Yesterday, Catholic and secular news outlets were reporting on a new documentary featuring Pope Francis, titled “Francesco” which has yet to appear in North America, but made its Vatican premier on Wednesday. The primary reason there has been so much discussion about this documentary is that the Pope appears to make some positive comments about civil unions for same sex couples. The reported language of the Pope, which I have seen footage of, is as follows:
Homosexuals have a right to be a part of the family. They’re children of God and have a right to a family. Nobody should be thrown out, or be made miserable because of it. What we have to create is a civil union law. That way they are legally covered.
How can we understand this discussion, and what does it mean?
First, as always, we need a sense of context. The first few sentences appear in an interview that the Pope gave in Mexico in 2019. In the full interview, available online, the comments about civil unions do not appear, nor is that discussion included in the transcript from the Vatican. It is possible that those remarks were edited out of the original conversation. Thus, it’s not clear, at the present, what the setting or wider context was for his comment about civil unions.
Native Spanish-speakers have given contesting interpretations of what exactly he means by the term civil unions (convivencia civil, in Spanish). Some have said this is clearly referring to what we call civil unions, while others have shared that they think the Pope is referring more to “living together” in the sense that parents of homosexual children need to find a way to get along with their children, rather than abandon them. If they are taken together with the first statement about the importance of families, this sense of living with one another could be his meaning.
However, without the wider context, it’s hard to know what the Pope really means. Without the context, all we can do at present is hope for a clarification from the Vatican. Such clarification happens from time to time, such as when Pope Benedict made some remarks about the use of condoms in Africa. Initial reports on that discussion turned out later to be mistaken, and that may well be the case with Pope Francis’ latest remarks.
Second, it’s important to give the Pope a sense of charity in interpreting his words. While we do not have the full setting of the discussion available, there are many other statements from Pope Francis indicating that he still maintains the traditional and authoritative view of the Church with respect to homosexual people. We should resist the view that the Pope is somehow in serious error on matters of Catholic doctrine and dogma. He has pointed in the past to the language of the Catechism #2357-2359, which affirms the dignity of all people, condemns the unjust treatment of homosexuals, and calls all people to chastity.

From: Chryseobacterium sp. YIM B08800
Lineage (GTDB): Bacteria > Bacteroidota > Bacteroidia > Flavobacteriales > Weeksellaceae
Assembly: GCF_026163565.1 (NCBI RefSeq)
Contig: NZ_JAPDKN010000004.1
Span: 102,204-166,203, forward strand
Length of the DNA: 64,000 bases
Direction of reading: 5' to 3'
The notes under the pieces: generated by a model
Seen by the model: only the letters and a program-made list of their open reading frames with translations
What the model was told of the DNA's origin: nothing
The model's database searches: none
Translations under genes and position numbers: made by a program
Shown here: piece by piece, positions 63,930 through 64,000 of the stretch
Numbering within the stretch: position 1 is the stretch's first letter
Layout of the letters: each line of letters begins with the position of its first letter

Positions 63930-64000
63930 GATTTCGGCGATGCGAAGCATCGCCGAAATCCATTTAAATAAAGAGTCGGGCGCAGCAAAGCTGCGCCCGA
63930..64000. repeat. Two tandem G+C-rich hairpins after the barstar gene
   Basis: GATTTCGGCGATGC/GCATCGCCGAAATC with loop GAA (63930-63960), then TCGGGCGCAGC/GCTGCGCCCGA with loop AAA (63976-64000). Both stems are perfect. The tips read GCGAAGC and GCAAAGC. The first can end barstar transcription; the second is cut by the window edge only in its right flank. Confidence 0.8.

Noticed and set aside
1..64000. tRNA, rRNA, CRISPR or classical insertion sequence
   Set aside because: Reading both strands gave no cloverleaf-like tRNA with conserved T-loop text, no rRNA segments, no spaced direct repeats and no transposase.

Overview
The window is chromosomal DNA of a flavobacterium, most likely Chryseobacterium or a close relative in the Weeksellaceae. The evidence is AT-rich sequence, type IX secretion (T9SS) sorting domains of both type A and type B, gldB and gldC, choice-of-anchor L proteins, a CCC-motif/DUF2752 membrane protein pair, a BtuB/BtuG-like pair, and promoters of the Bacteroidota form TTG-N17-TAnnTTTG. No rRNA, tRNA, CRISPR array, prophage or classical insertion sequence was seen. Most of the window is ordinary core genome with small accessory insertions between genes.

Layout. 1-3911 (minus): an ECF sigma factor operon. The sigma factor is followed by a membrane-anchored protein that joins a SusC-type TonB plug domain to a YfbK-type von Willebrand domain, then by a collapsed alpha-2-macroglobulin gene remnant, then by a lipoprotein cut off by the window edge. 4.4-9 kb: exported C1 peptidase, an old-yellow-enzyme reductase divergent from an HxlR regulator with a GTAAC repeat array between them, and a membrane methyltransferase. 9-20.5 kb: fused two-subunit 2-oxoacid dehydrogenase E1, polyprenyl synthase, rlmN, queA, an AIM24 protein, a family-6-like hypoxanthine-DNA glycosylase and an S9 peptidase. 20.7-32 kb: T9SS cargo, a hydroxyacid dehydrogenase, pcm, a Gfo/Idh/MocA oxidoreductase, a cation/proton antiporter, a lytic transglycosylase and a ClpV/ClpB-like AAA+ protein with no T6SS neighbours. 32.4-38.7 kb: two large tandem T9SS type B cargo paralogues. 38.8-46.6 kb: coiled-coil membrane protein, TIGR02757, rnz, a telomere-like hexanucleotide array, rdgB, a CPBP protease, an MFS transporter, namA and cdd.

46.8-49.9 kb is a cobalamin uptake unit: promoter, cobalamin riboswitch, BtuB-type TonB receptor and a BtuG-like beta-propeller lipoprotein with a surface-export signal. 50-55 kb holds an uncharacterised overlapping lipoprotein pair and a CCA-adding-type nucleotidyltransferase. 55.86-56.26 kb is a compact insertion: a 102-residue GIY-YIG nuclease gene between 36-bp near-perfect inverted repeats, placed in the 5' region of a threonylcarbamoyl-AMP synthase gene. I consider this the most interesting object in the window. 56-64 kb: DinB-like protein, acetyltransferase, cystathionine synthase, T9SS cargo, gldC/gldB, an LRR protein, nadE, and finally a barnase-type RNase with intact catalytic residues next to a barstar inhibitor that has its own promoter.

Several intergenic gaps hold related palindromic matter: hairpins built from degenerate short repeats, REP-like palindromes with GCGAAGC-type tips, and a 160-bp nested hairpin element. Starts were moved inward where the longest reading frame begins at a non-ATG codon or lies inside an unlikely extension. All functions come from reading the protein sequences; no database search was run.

In fact, even in the 2019 interview, from which the first half of the quote above is pulled, Pope Francis says that his strong stance that homosexual people have a right to a family should not be taken as indicating that he approves of homosexual behavior. Rather, he says “Y eso no quiere decir aprobar los actos homosexuales, ni mucho menos.” (And that does not mean that I want to approve homosexual acts, far from it.)
Whatever Pope Francis may mean by his discussion of civil unions, we owe him charity in interpreting his words, and it is helpful in this regard to read his previous teaching on the issue of homosexuality, family, and marriage, to see more of his views in this area.
Third, Catholics need to recall the important distinction between a Pope as a person, as a human being, and the office of the papacy. Pope Francis, in his official capacity as the Vicar of Christ, has not given any new declarations or teachings on civil unions this week. What has been reported is an interview, featured in a documentary. And however much confusion this may cause people of all walks of life, it still is important to recognize that he has not given an official teaching on this matter. It may be his private opinion that such unions are good, but even if that is the case, it has not been taught in an official capacity.
Catholic teaching on the infallibility of the Pope, which prevents him from error in faith and morals, applies only to official teaching, proclaimed ex-cathedra. Certainly, if the Pope’s statements about civil unions appeared in an encyclical or other document, that would be a serious situation. But the magisterial weight of documentary interviews is essentially zero.
Thus, what we have seen in the last twenty four hours is not an official magisterial proclamation. Rather, it was a private opinion of the Pope that, nonetheless, has been given considerable attention. It is my opinion that this was a mistake in terms of prudential judgement, and that there is good reason for the Pope to exercise more prudence with his public comments, given in an informal setting. But at the end of the day, it is still a private opinion.
For now, the best Catholics can do is pray for clarity, and pray for the Holy Father. On this, the feast day of St. John Paul II, I think we should heed his advice and Be Not Afraid.
Luke Arredondo, Ph.D.
St. Philip Institute
Director of Faith Formation